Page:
3 July 2013
Last updated at 11:44 GMT
Amnesty says illegal renditions have been stepped up over the past two years
Russia, Ukraine and other former Soviet states are colluding in an illegal rendition programme, a new report from Amnesty International has claimed.
The report says Russia and Ukraine have “stepped up” efforts to return people to Central Asian countries over the past two years.
That is despite there being European Court of Human Rights rulings blocking the extraditions, according to Amnesty.
The report says many people have been sent back to torture and unfair trials.
People from former Soviet countries have been abducted by foreign security forces and forcibly returned to Kazakhstan, Kyrgyzstan, Tajikistan, Turkmenistan and Uzbekistan, according to Amnesty.
‘Denials lack credibility’
Those targeted include people detained on charges related to national security, religious extremism, civil society activists, members of Islamist parties and groups and wealthy individuals who have fallen foul of the regimes.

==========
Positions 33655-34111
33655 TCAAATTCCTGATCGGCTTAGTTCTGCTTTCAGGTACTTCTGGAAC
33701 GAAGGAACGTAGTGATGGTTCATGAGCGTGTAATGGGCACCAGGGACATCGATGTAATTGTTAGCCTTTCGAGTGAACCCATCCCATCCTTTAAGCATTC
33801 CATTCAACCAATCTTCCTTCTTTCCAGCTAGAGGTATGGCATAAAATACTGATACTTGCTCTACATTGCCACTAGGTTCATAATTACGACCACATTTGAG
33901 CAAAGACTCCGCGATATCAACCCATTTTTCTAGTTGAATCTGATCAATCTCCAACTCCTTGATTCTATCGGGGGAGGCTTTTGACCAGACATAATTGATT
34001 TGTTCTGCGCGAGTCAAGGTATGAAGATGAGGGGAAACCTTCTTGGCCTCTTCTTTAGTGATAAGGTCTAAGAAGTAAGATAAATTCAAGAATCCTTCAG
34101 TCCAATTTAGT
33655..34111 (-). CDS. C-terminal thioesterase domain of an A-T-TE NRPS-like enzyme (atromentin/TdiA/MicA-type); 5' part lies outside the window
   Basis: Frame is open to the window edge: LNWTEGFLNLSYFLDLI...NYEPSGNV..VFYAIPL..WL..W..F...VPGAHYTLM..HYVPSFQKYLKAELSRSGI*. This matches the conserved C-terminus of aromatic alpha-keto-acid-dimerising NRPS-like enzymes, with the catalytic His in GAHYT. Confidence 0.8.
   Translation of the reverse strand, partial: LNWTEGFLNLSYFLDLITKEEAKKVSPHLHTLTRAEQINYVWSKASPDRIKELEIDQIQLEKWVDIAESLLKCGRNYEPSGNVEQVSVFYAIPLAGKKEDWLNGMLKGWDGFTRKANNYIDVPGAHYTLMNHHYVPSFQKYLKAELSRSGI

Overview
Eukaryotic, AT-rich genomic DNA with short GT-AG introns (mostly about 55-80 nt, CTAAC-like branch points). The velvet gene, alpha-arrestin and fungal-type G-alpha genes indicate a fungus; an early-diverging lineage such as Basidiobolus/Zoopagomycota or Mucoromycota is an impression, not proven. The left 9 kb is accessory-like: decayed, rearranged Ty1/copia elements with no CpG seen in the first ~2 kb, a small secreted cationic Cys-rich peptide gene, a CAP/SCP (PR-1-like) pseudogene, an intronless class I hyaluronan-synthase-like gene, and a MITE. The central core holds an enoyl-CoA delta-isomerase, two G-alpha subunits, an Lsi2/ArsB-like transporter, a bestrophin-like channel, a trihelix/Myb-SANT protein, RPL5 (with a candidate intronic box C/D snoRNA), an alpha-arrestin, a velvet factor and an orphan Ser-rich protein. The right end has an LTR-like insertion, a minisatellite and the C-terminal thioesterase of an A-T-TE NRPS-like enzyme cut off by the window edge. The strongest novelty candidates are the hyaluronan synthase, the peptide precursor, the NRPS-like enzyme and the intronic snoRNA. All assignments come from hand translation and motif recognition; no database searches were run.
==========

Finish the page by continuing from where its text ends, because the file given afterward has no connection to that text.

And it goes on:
Amnesty says over the past two decades, thousands of people across the region have been detained and tortured in custody in order to try to extract confessions or money from relatives.
The charity’s director of Europe and Central Asia, John Dalhuisen, said public officials were complicit in the renditions.
“The authorities protest innocence and ignorance about abduction cases, but this lacks all credibility,” he said.
“It is virtually impossible for a wanted individual to disappear on release from a prison in one country and reappear shortly afterwards in prison in another, without the involvement – or close co-operation – of the secret services of both countries.”
Many of the countries cited in the Amnesty report have been condemned for their poor human rights records.
Uzbekistan is notorious for its treatment of prisoners.
Leading human rights campaigner Mutabar Tadjibaeva was released from prison in Uzbekistan in 2008, after being sentenced to serve an eight-year sentence after accusing the government of shooting unarmed protesters in the city of Andijan in 2005.
She told the BBC how she spent two years and eight months in custody.
“One hundred and twenty days of that was in solitary confinement throughout the winter with open windows, without warm clothes. They tortured me with hunger and other methods too.
“And last they cut out my womb without my consent.
“Before I went to prison, I was a completely healthy woman. Now I’m disabled.”
Amnesty said it was unusual for extradition requests to be rejected in the region as “good relations and the perceived mutual interest in combating terrorism nearly always comes before the human rights of individuals wanted for extradition”.